Sup­port builds for ap­proval of US-Rus­sia nuke pact

The Pak Banker - - International -

WASHINGTON: Pres­i­dent Barack Obama is mov­ing closer to gain­ing Se­nate ap­proval of a ma­jor arms con­trol treaty with Rus­sia as he builds sup­port among re­luc­tant Repub­li­can sen­a­tors.

The ad­min­is­tra­tion has stepped up its lob­by­ing of piv­otal Repub­li­cans to win ap­proval of the New START treaty, which has be­come Obama's main pri­or­ity for the re­main­ing leg­isla­tive ses­sion.

[ For com­plete cov­er­age of pol­i­tics and pol­icy, go to Ya­hoo! Pol­i­tics ]

With law­mak­ers mov­ing to­ward a fi­nal vote ex­pected this week, the White House and se­nior Democrats were ex­press­ing con­fi­dence Mon­day that they had the votes for the ac­cord.

Se­nior Democrats were push­ing for a de­ci­sive vote Tues­day to cut off de­bate and set the stage for the fi­nal vote. Repub­li­cans and Democrats were dis­cussing amend­ments to the ac­com­pa­ny­ing res­o­lu­tion, not the treaty, that would deal with Repub­li­can prob­lems with mis­sile de­fense and build sup­port for the agree­ment.

The United States and Rus­sia ne­go­ti­ated the New START pact to cap nu­clear weapons and restart weapons in­spec­tions in the spirit of U.S. ef­forts to re­set the re­la­tion­ship be­tween the for­mer Cold War foes.

Pro­po­nents edged closer to get­ting the two-thirds vote they needed for rat­i­fi­ca­tion as Repub­li­can Sen. Scott Brown an­nounced he would sup­port the treaty. In re­cent days, Brown had re­ceived a call from Sec­re­tary of State Hil­lary Rod­ham Clin­ton.

Repub­li­can Sen. Johnny Isak­son, who also heard from Clin­ton, sent the strong­est sig­nal yet that he would sup­port rat­i­fi­ca­tion. He said he could see no rea­son that would pre­vent him from vot­ing yes.

Treaty back­ers also were heart­ened as sev­eral Repub­li­cans broke ranks, vot­ing against three Repub­li­can amend­ments that would have ef­fec­tively killed the treaty.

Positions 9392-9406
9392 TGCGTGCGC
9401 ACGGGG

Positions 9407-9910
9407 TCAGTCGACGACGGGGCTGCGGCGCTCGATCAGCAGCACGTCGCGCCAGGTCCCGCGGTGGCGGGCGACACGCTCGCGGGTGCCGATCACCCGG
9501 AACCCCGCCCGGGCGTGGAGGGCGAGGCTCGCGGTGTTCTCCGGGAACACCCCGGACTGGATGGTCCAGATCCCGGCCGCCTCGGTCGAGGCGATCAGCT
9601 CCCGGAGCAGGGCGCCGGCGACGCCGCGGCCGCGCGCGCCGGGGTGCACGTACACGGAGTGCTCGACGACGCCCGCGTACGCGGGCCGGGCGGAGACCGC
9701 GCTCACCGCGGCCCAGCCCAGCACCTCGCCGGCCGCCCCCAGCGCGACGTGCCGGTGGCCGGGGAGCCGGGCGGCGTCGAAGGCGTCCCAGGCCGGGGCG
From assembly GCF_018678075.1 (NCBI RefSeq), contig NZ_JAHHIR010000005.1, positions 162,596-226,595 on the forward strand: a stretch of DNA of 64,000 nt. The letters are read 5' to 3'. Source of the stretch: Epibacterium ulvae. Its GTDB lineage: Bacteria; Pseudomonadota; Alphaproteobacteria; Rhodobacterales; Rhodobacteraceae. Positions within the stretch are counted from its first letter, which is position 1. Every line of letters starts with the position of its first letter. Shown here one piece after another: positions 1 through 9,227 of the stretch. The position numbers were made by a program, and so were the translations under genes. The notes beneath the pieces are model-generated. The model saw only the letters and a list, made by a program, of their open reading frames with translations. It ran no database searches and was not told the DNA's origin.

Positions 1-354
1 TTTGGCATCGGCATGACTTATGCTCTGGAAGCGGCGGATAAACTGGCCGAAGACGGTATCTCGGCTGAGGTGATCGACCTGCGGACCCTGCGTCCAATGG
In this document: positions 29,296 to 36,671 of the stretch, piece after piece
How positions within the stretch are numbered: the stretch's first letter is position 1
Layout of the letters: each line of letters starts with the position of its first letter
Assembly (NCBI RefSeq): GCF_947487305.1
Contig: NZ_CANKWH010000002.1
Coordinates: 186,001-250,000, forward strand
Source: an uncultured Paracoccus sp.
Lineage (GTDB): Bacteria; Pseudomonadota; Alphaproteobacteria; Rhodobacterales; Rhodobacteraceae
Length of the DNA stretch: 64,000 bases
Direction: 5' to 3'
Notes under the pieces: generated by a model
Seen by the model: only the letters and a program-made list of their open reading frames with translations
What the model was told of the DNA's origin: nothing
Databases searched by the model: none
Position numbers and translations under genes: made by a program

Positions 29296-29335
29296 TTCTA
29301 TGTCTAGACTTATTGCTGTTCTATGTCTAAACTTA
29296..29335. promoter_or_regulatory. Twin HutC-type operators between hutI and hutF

Obama, who de­layed his hol­i­day vacation, lob­bied sen­a­tors by phone as he pressed to com­plete the treaty be­fore Jan­uary. Vice Pres­i­dent Joe Bi­den also called law­mak­ers.

Bol­ster­ing Obama's ar­gu­ment for quick ac­tion, Adm. Mike Mullen, chair­man of the Joint Chiefs of Staff, sent a let­ter to law­mak­ers re­it­er­at­ing sup­port for the ac­cord.

"This treaty en­hances our abil­ity to do that which we in the mil­i­tary have been charged to do: pro­tect and de­fend the cit­i­zens of the United States. I am con­fi­dent in its suc­cess as I am in its safe­guards. The sooner it is rat­i­fied, the bet­ter," Mullen wrote.

Se­nate For­eign Re­la­tions Com­mit­tee Chair­man John Kerry, a Demo­crat, read parts of Mullen's let­ter at a closed brief­ing. De­spite the let­ter, sev­eral con­ser­va­tive Repub­li­cans in­sist the treaty would re­strict U.S. op­tions on a mis­sile de­fense sys­tem to pro­tect Amer­ica and its al­lies and ar­gue that the ac­cord has in­suf­fi­cient pro­ce­dures to ver­ify Rus­sia's ad­her­ence.

Pol­i­tics coursed through the de­bate Mon­day as Repub­li­cans were still peeved by Se­nate Ma­jor­ity Leader Harry Reid's de­ci­sion to in­ter­rupt the six days of treaty con­sid­er­a­tion for votes on re­peal­ing the ban of gays serv­ing openly in the mil­i­tary and an un­suc­cess­ful im­mi­gra­tion mea­sure, leg­is­la­tion they con­sid­ered sops to the Demo­cratic Party's lib­eral base. "No sen­a­tor should be forced to make de­ci­sions like this so we can tick off an­other item on some­one's po­lit­i­cal check list be­fore the end of the year," Mi­nor­ity Leader Mitch McCon­nell, RKy., said. -Ap

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